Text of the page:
Dennis: Explain to our listeners, really, what The Protectors is all about, because I really like this concept.
Paul: We provide both a faith-based and a values-based solution to adolescent bullying. It’s unique because we work in private Christian schools; we work in private schools; and we work in public schools. Now the presentation and the curriculum is not the same, so we have the faith-based component and the values-based component. It’s a two-part program.
I come in and provide a live presentation and I provide great challenges to the characters in what we call “The Theater of Bullying.” Four main characters – Authority, Bully, the Target, and Bystanders. So we explain to all four characters in “The Theater of Bullying” that they play a role. There really is no such thing as an innocent bystander, because by merely being present while another person is being tormented in one way or another, the bystander almost always by their mere presence encourages the bully to keep going.
So what we do is to help all four characters in “The Theater of Bullying” change their role. Like the poor, bullying will be with us always. Our goal is to diminish it. We can substantially diminish it. What’s exciting for The Protectors is the faith-based component. We believe that if you look at history – for most of history – it has been people of faith who have defended human dignity.
That’s what we’re talking about here, really – the defense of human dignity, and bringing His love and His mercy and especially His justice into this “Theater of Bullying.” Many of these targets are incapable of self-rescue.
Bob: Were you a target growing up?
Paul: I was a target mostly in the home. I had a sibling and a parent who – it wasn’t just being picked on every once in a while; it was an ongoing campaign of cruelty. That does something to a person. So I know what it’s like to not want to go on for another day. I know what it’s like to be a target and to feel worthless.
Bob: Yes, it’s one thing for Dennis to have a couple of older boys sit on him and want to feed him a sparrow.
Paul: That’s life.
Bob: But when your family is targeting you, where do you turn? You’ve got nowhere to go.
Paul: You’ve got nowhere to go – at least that’s how you feel when you’re young. I guess I just had a sense that this was temporary, you know? But you do fatigue. You fatigue out. Martin Luther King in regard to segregation said there’s the “fatigue of despair.” There comes a point where you really do begin to fall apart. You begin to lose your strength, your courage. You just accept this awful behavior that takes place.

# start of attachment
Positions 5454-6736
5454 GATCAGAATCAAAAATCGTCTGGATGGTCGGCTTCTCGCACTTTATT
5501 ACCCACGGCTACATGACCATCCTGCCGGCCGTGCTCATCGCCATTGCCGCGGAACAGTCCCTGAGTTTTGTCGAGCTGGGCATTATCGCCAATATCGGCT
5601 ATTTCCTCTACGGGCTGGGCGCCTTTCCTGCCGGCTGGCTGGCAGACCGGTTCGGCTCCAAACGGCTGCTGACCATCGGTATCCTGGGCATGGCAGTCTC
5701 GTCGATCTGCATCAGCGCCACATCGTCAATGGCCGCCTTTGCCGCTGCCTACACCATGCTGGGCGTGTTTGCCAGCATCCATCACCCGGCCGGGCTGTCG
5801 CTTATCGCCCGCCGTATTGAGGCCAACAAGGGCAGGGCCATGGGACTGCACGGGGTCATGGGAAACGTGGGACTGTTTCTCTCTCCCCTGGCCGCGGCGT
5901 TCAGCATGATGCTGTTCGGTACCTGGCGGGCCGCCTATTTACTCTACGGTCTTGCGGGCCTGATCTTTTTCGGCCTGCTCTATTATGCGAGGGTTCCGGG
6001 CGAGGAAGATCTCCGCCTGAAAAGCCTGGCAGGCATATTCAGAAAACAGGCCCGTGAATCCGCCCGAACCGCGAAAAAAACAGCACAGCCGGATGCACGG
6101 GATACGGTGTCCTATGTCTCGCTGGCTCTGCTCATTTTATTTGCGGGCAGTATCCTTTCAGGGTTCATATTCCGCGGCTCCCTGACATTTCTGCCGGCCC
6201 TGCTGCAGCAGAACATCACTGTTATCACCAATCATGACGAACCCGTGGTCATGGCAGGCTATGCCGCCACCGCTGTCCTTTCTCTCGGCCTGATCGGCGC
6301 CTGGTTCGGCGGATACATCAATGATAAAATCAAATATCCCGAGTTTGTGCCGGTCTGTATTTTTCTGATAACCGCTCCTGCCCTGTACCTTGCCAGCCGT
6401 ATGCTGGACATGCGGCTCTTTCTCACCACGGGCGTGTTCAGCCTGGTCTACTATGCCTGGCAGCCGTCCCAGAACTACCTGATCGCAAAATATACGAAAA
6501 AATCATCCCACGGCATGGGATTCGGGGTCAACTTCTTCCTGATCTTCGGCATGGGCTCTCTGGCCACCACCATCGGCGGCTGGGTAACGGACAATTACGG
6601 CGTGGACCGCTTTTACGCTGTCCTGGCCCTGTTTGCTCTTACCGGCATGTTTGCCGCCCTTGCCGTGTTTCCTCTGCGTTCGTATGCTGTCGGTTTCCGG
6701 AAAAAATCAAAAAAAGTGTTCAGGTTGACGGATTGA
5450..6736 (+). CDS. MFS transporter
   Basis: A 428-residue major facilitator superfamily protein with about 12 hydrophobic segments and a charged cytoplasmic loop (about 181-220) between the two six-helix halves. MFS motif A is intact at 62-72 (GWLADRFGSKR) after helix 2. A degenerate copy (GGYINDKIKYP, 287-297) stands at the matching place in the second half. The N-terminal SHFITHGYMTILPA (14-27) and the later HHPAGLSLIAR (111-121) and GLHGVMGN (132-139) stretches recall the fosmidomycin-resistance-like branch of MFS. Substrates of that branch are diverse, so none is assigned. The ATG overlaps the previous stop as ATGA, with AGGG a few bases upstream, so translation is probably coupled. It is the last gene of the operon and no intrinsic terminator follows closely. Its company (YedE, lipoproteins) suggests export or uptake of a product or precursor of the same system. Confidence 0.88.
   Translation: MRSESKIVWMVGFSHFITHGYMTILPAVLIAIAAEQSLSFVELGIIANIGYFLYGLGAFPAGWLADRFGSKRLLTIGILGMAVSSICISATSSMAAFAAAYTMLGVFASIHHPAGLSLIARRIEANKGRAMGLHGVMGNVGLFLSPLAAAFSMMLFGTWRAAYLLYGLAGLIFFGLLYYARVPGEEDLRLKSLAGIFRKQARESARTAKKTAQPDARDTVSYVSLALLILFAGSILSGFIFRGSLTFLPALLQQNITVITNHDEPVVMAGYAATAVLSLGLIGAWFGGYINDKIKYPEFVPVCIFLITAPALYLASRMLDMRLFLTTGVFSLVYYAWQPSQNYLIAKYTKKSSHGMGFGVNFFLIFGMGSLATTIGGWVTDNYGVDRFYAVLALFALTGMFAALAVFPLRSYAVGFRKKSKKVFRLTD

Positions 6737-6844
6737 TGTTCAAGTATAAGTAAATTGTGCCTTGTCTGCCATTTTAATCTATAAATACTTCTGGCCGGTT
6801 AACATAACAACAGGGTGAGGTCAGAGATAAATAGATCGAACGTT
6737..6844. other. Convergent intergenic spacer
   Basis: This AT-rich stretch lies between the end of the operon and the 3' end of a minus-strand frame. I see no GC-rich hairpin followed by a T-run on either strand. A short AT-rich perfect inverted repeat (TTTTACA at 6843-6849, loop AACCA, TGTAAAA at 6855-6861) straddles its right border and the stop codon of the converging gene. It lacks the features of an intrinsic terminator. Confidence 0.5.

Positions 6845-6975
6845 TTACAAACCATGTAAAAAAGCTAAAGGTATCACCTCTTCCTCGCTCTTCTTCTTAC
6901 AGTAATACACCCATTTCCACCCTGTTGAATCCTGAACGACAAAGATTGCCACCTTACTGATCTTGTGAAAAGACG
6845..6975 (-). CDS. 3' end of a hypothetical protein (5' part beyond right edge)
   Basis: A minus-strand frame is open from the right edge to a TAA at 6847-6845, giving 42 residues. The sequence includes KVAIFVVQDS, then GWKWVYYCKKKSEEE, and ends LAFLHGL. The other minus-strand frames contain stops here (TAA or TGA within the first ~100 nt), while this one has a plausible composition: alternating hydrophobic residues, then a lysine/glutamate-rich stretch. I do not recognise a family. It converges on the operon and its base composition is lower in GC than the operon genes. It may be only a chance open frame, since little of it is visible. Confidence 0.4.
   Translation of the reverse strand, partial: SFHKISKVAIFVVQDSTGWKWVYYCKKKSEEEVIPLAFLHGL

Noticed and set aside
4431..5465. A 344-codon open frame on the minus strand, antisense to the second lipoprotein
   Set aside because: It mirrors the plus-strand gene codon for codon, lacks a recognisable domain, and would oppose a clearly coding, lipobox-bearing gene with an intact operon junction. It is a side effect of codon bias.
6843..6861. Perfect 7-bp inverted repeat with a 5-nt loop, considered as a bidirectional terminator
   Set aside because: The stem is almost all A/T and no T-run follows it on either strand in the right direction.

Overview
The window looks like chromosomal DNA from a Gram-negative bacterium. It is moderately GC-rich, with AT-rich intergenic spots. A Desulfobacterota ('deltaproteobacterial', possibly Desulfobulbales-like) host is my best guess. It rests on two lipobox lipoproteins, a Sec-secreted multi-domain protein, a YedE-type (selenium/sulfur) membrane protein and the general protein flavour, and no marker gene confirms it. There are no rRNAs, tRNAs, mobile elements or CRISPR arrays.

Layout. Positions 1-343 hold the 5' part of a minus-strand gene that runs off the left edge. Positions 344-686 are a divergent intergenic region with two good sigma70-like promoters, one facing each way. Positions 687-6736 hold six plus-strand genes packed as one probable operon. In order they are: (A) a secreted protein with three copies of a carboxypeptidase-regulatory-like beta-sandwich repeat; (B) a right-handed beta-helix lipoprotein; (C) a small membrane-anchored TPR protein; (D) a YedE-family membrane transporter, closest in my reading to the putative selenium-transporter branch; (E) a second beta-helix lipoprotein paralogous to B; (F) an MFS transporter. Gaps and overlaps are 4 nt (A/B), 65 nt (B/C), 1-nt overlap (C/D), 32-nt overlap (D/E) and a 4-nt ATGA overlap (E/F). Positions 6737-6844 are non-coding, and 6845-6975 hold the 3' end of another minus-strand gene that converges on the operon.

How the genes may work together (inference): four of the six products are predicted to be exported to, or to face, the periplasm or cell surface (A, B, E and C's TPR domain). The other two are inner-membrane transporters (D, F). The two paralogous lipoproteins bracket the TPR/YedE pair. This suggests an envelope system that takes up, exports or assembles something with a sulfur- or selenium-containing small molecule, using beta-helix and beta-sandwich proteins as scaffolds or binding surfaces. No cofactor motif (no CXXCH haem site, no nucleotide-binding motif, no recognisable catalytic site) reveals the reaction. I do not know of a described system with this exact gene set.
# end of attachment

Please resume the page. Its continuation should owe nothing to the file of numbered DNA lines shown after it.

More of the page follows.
That’s the case for many targets. Again, we were talking about Dennis earlier – every one of us is going to experience bullying at some time in our life. Statistically, every once in a while doesn’t really sear a person’s psychological flesh. It doesn’t really damage them necessarily. It’s ongoing campaigns of cruelty that, from a psychological perspective, really hurts a person.
There was a study out of Australia. They followed targets of serial bullying into adult life from as young as third grade. They found that seven out of ten had difficulty keeping adult relationships; difficulty with resentment; difficulty with anger management; and with trusting other people.
Sometimes people of faith will say, well, “That which does not kill us makes us stronger.” That’s actually not found in the Bible. That’s Friedrich Nietzsche, who died insane in a ditch, I think, in Austria.
So it really does ruin the lives of many people and it really should be people of faith who should be on the front lines defending the dignity of other people. Number one group of kids picked on in any school? Physically and mentally challenged kids.
Dennis: You know, Paul, I asked my friend, “So what would you say to your son if at ten years of age he was being bullied?”
He actually said to me (and he smiled when he said it), “You know, I grew up and it was kind of like if I didn’t protect myself where I lived, I would have been dead meat.”
Bob: That was my mom’s advice to me, “Stand up for yourself and if a little fist-to-cuffs happens, defend yourself and then maybe go tell the authorities.” Is that the right way to handle bullying?
Paul: Well, thank goodness, 80% of bullying is verbal, not physical. We all as men – particularly as men, I notice – focus on the physical side because boys tend to, at least at a younger age, bully each other physically.
The first lesson in The Protectors curriculum, we go straight into that issue, because this is a very difficult issue for some Christians. What do I do when I am being treated unjustly? Do I turn the other cheek? That’s the first lesson in The Protectors.